Figure 2.2. Ammonia gas molecule measurement using photoacoustic spectroscopy. Schematic of the NephroluxTM system. The CO2 laser enters the photoacoustic chamber and excites the gas molecules. As de-excitation occurs, the pressure is released and detected by the microphone where it is transmitted to the signal processor [16]. Figure reproduced from reference [17].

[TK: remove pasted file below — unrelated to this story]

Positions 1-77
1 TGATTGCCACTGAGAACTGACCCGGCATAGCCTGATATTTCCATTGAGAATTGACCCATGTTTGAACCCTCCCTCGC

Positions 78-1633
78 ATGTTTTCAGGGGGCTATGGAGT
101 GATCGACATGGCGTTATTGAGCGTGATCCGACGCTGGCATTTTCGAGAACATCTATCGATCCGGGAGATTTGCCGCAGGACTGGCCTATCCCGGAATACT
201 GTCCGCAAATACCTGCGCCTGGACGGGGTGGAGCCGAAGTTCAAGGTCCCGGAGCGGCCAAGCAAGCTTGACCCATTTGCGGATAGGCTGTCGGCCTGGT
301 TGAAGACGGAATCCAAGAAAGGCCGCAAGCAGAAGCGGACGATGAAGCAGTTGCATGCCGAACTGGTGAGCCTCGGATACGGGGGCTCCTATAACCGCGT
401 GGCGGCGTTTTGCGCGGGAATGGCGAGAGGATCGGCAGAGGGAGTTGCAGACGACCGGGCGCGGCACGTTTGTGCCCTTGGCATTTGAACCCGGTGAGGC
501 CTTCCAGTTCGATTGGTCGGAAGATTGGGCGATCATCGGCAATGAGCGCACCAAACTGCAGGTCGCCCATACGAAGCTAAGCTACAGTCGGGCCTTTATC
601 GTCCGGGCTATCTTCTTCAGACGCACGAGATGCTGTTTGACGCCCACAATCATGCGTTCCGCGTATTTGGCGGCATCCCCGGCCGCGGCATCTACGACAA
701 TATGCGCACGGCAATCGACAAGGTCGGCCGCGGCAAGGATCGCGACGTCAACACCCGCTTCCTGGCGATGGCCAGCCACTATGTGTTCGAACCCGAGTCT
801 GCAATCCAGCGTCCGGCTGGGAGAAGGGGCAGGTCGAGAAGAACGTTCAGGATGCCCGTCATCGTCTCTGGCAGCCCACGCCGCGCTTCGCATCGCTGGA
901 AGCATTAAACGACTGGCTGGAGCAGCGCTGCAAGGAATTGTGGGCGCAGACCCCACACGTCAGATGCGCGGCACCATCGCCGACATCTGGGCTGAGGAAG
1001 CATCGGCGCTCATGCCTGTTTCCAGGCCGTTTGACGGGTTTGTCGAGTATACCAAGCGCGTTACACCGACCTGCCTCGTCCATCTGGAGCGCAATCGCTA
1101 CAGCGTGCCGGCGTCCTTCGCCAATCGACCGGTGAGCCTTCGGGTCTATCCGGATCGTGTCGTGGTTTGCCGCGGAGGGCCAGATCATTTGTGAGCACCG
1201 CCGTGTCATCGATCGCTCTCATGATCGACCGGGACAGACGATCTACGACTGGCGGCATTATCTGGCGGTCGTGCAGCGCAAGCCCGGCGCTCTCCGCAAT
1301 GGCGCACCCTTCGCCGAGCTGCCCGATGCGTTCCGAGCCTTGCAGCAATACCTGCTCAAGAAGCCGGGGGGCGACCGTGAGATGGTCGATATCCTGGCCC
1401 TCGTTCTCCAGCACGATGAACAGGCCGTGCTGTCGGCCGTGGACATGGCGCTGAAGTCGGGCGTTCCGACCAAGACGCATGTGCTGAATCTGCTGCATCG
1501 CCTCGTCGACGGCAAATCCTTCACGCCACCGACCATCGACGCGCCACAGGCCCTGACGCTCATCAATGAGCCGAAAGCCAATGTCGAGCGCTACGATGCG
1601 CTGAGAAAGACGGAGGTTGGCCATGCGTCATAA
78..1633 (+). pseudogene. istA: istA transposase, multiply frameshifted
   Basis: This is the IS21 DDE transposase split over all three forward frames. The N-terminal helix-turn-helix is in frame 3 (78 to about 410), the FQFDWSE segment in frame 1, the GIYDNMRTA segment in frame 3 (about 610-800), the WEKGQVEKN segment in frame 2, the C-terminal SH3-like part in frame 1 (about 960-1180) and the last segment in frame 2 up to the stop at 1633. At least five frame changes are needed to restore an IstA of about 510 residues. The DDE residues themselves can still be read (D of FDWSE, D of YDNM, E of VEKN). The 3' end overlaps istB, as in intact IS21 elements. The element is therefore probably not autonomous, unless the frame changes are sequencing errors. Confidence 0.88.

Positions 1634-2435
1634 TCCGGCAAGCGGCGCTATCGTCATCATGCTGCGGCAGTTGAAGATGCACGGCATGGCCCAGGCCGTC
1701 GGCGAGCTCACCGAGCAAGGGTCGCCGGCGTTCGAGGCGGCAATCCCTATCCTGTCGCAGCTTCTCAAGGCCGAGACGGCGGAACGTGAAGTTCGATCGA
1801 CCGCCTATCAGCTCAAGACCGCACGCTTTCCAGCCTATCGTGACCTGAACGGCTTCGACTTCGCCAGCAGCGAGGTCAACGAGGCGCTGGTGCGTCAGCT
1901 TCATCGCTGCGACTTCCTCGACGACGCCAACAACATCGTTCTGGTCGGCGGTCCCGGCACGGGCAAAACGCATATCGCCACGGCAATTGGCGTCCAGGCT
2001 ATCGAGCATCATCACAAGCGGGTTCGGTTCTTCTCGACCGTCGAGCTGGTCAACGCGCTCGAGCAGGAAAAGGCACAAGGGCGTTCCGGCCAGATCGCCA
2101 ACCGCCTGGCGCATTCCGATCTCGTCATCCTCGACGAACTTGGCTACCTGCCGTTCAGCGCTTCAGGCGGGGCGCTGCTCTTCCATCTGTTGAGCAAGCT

A cohort of 30 normal healthy human volunteers was locally recruited following institutional ethical approval. Testing was carried out over a period of approximately six months. Following a questionnaire, only those with no breathing abnormalities or related medical conditions were entered into the study population. Gender, ethnicity, age and BMI were recorded. For breath sampling, volunteers were asked to sit in a relaxed position while breathing into a face mask which was connected to a breath delivery tube. All volunteers were asked to breathe using either oral or nasal respiration. Furthermore, each breath sample was from a relaxed full exhalation where breath concentrations were averaged. For the purpose of clinical analysis, it is useful to define whether whole breath averaged concentrations or peak alveolar concentrations are being observed. When focusing specifically on the alveolar concentrations, the compounds exclusively from within the lungs are monitored. With this study, however, whole breath examination took place which provided samples consisting of both the alveolar region and dead space (e.g. trachea) within the respiratory system [18]. Previous literature has described ammonia as being a sticky substance which could potentially adhere to the walls of the system [13]. To prevent this adsorption, the tubing of the NephroluxTM was constantly heated while breath consistently flowed into the system. Each sample was an average of five breath measurements.